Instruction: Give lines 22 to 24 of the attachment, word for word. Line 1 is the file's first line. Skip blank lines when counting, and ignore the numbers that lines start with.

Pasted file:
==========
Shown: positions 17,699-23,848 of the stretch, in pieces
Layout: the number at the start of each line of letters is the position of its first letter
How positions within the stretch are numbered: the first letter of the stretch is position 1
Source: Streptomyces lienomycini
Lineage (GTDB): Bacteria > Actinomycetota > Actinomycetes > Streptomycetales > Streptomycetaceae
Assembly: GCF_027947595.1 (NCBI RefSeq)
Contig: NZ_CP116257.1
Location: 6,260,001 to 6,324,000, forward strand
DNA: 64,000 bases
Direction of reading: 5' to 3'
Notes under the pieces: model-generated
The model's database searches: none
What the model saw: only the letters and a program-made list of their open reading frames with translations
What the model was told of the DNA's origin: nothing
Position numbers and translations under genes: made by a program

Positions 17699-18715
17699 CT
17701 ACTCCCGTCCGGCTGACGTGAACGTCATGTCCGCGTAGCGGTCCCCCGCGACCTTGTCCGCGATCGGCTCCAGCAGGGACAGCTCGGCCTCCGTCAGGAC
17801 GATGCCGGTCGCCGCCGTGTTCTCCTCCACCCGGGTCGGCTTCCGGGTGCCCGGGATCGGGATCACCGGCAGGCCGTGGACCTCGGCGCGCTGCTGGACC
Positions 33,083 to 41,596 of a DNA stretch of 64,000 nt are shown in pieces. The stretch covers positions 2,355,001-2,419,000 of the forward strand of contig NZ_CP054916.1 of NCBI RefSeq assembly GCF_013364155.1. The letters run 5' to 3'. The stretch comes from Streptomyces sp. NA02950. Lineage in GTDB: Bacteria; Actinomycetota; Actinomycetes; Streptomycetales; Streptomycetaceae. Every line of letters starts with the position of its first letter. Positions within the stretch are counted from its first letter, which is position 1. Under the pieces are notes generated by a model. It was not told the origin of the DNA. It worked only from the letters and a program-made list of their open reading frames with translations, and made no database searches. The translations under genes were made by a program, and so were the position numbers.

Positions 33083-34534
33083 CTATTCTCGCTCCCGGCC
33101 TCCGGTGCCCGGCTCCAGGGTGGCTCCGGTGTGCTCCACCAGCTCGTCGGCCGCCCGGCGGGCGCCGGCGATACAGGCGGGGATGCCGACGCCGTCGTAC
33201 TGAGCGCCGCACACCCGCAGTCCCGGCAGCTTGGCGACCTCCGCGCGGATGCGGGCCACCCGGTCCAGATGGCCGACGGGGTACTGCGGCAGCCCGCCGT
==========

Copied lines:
33083 CTATTCTCGCTCCCGGCC
33101 TCCGGTGCCCGGCTCCAGGGTGGCTCCGGTGTGCTCCACCAGCTCGTCGGCCGCCCGGCGGGCGCCGGCGATACAGGCGGGGATGCCGACGCCGTCGTAC
33201 TGAGCGCCGCACACCCGCAGTCCCGGCAGCTTGGCGACCTCCGCGCGGATGCGGGCCACCCGGTCCAGATGGCCGACGGGGTACTGCGGCAGCCCGCCGT